A new study suggests the investors that advisors generally write off could actually represent an area for growth.
“Young professionals who are stretching themselves to buy a condo in the hopes of trading up may be disappointed,” Portfolio manager Dave Nugent told the Star Thursday. “People think that leverage in real estate is the best kind and leverage in stocks is the worst kind. But leverage is leverage. When it works against you, it hurts.”
Proponents of real estate ownership point to “forced savings” as the big advantage over stocks. The rationale: people generally are poor savers when left to their own devices; there’s nothing better for keeping one focused on saving than the monthly mortgage payment. The same, they’d argue, can’t be said for stocks.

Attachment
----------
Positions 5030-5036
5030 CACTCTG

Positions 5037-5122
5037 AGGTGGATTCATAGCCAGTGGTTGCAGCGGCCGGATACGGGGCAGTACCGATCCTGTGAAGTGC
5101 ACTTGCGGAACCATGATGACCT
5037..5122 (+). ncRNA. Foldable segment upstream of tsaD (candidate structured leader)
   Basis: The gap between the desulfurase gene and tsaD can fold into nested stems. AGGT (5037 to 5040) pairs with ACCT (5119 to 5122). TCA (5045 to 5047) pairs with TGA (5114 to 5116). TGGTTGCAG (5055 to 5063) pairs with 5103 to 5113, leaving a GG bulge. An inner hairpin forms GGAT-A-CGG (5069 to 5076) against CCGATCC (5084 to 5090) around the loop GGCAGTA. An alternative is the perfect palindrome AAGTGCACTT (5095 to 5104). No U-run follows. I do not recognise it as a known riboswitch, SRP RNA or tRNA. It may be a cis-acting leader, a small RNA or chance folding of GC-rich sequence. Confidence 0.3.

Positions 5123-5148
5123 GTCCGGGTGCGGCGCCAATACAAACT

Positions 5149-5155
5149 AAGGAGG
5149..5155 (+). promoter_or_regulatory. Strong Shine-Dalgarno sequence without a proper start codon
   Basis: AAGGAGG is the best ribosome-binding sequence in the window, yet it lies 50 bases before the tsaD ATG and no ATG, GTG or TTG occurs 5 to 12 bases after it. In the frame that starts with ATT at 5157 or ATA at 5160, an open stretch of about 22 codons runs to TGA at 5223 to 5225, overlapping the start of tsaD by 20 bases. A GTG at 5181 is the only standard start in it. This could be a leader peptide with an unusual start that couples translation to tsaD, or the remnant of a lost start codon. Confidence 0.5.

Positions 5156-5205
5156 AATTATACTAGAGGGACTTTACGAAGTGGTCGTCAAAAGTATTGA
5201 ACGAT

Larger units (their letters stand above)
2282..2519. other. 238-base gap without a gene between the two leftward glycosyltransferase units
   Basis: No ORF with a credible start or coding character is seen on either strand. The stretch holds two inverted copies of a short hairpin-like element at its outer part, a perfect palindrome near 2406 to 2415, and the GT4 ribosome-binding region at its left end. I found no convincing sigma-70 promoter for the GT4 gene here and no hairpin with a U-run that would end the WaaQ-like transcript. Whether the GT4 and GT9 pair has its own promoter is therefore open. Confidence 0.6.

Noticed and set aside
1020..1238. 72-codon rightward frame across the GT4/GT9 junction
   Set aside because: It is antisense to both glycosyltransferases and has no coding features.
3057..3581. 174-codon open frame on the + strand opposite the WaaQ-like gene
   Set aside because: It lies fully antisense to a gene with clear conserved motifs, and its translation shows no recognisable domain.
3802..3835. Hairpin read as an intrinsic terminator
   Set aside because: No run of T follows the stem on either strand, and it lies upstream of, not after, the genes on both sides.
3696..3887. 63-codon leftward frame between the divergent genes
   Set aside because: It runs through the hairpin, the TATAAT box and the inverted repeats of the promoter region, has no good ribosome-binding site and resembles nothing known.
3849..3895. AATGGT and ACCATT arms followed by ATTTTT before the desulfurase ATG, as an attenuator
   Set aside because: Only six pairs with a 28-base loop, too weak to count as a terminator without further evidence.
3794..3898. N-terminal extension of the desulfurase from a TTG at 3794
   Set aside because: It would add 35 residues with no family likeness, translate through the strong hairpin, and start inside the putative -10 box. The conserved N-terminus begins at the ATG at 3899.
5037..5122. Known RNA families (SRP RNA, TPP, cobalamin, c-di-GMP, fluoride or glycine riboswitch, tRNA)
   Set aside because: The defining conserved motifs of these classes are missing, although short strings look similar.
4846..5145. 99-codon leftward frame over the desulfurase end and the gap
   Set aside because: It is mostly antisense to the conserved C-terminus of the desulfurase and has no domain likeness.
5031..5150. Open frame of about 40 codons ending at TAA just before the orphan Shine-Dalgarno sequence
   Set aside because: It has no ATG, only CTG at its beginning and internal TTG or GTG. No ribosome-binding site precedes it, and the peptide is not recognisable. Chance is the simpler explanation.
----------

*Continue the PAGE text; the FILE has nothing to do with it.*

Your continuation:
The second big argument for condo ownership over stocks, especially in big cities such as Toronto and Vancouver, is that carrying costs aren’t much different from the rental rates one would pay for a similar apartment, but in the case of the condo owner they’re building equity.
However, Nugent provides his readers with two examples
why millennials might not be so quick to act.
First, he compared a $50,000 investment in the MLS Home Price Index for condos over the last 10 years (2005-2015) to the iShares Core S&P/TSX Capped Composite Index ETF. The XIC beat the condos by almost three per cent annually or $30,000 overall.
The second comparison takes into account the yearly cash flows of a renter and a levered condo owner providing an apples-to-apples look at the difference in equity over the life of a 25-year mortgage.
In this scenario using the same $50,000 in initial equity, the renter ended up with almost $659,000 compared to $364,000 for the condo owner.
The arguments put forth by Nugent could convince a significant number of younger people to shift their focus away from real estate ownership and toward equities.
Advisors – be ready.